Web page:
Reviews for Auntie Tiger

Kirkus Reviews 2008 December #2
After telling her squabbling daughters not to let in strangers, Mother goes to the village, but what should appear but a smiling, kerchief-clad tiger pretending to be "Auntie"? Big Sister detects Auntie's tiger-like characteristics, but stubborn and lazy Little Sister foolishly believes that the visitor is bringing good things to eat and opens the door to the wily tiger, who eats her. Quick-thinking Big Sister devises an ingenious way to kill the tiger and rescue her younger sister, paving the way to the usual happy ending. Lee's paintings depict a fantastic forest and interior scenes with details of rural Chinese dress and household furnishings, the human and animal characters displaying animated movements and cartoon-like expressions. The jacket flap notes that Yep has "adapted a Chinese tiger version" of "Little Red Riding Hood," but there are no substantive notes of the tale's provenance. The award-winning author's style adapts well to the brevity and pace of a traditional story, and this humorous take could well be a lead-in to the darker and far more intriguing Lon Po Po. (Picture book/folktale. 5-8) Copyright Kirkus 2008 Kirkus/BPI Communications.All rights reserved.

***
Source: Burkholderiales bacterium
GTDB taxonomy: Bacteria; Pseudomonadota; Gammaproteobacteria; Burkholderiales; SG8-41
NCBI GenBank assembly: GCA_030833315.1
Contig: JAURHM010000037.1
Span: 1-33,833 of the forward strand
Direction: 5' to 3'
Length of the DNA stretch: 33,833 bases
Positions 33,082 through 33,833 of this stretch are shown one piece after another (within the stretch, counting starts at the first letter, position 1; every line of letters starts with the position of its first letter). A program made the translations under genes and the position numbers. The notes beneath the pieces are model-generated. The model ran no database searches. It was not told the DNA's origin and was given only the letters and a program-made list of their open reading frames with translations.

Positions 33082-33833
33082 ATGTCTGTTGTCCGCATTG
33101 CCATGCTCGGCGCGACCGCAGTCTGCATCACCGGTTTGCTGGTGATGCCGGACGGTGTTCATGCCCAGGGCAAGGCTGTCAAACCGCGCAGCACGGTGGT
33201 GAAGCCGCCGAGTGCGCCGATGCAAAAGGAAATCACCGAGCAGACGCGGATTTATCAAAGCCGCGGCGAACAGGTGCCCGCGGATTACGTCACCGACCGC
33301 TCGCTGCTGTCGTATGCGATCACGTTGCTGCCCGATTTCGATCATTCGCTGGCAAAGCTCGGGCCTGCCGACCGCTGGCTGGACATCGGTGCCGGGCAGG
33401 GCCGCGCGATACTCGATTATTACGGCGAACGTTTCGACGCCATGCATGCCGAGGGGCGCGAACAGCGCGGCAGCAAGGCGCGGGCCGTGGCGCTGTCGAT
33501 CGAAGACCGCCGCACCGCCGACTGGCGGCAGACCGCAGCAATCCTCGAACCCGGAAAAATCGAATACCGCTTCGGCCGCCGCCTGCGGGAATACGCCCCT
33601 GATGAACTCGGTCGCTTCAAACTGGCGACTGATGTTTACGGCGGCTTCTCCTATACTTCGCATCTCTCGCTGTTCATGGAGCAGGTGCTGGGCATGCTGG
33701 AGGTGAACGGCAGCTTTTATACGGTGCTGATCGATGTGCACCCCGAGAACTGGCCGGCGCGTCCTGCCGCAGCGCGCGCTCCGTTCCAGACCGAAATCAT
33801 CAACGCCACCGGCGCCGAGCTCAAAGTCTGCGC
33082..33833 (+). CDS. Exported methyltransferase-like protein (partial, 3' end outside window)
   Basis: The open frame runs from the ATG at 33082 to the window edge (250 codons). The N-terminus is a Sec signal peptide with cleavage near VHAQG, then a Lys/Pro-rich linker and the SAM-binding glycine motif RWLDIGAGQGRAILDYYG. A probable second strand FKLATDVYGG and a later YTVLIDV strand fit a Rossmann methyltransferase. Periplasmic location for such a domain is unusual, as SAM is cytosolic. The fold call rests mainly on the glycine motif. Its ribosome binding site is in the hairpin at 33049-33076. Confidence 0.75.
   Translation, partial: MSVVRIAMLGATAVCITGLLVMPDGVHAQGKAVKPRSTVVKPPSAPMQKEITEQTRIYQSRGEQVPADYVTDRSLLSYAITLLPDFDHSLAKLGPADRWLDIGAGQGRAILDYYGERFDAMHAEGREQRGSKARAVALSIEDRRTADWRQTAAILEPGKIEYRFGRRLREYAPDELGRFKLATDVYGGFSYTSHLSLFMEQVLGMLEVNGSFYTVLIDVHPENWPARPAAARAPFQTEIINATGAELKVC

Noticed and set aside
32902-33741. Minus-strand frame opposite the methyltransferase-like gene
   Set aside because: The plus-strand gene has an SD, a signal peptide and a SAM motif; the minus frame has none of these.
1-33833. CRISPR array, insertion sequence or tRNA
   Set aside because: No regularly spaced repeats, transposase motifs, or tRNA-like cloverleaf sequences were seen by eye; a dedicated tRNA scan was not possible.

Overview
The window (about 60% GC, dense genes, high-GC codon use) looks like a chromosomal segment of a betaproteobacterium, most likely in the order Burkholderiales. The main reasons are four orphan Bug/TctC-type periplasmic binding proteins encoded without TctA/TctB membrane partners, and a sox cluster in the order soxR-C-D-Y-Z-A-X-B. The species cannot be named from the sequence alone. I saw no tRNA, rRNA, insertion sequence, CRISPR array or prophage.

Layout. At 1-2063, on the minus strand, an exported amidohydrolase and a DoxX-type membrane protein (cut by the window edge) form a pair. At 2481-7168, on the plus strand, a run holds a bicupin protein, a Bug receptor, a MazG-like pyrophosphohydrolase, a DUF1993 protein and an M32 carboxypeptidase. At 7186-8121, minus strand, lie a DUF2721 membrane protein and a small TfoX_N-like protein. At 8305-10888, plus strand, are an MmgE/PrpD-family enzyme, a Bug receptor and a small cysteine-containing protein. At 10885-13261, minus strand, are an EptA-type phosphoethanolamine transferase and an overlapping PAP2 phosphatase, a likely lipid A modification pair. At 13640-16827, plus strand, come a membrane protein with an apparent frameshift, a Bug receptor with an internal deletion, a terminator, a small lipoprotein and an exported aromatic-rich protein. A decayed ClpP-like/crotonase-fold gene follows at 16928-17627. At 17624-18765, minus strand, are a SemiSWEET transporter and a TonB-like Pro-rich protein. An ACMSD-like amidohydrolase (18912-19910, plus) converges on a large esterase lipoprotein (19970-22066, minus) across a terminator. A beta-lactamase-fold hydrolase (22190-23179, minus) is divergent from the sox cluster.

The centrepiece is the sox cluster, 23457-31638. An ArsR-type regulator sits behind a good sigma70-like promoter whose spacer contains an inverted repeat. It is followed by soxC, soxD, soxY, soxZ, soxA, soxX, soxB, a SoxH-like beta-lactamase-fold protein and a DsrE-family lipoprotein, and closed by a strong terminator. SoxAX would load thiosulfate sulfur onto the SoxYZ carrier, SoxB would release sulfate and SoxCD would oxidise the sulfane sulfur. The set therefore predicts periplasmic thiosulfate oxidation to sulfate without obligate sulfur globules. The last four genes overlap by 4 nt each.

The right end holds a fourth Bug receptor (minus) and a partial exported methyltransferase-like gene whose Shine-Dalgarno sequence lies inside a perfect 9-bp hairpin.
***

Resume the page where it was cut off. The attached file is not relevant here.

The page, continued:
School Library Journal Reviews 2009 January

K-Gr 3--In this retelling of "Little Red Riding Hood" set in China, two squabbling sisters are left alone while their mother goes shopping. A tiger in disguise pretends to be their Auntie; Big Sister is suspicious of his deep voice and his orange and black hands, but Little Sister lets him in. He offers a treat to the one who will fan him, so Little Sister pushes her sibling out of the room to get it for herself. The tiger eats her, but the older girl is able to trick him and save her sister. The children's rivalry is set aside as they tell their mother of their adventure. Bright, energetic illustrations done in jewel tones bring this story to life. The cunning tiger with his large head, bulging eyes, and small pointy teeth is scarcely contained in three of the spreads. Pair this story with Ed Young's Lon Po Po: A Red-Riding Hood Story from China (Philomel, 1989), with its dark, menacing images, for an interesting storytime. This retelling will resonate with youngsters.--Mary Jean Smith, Southside Elementary School, Lebanon, TN

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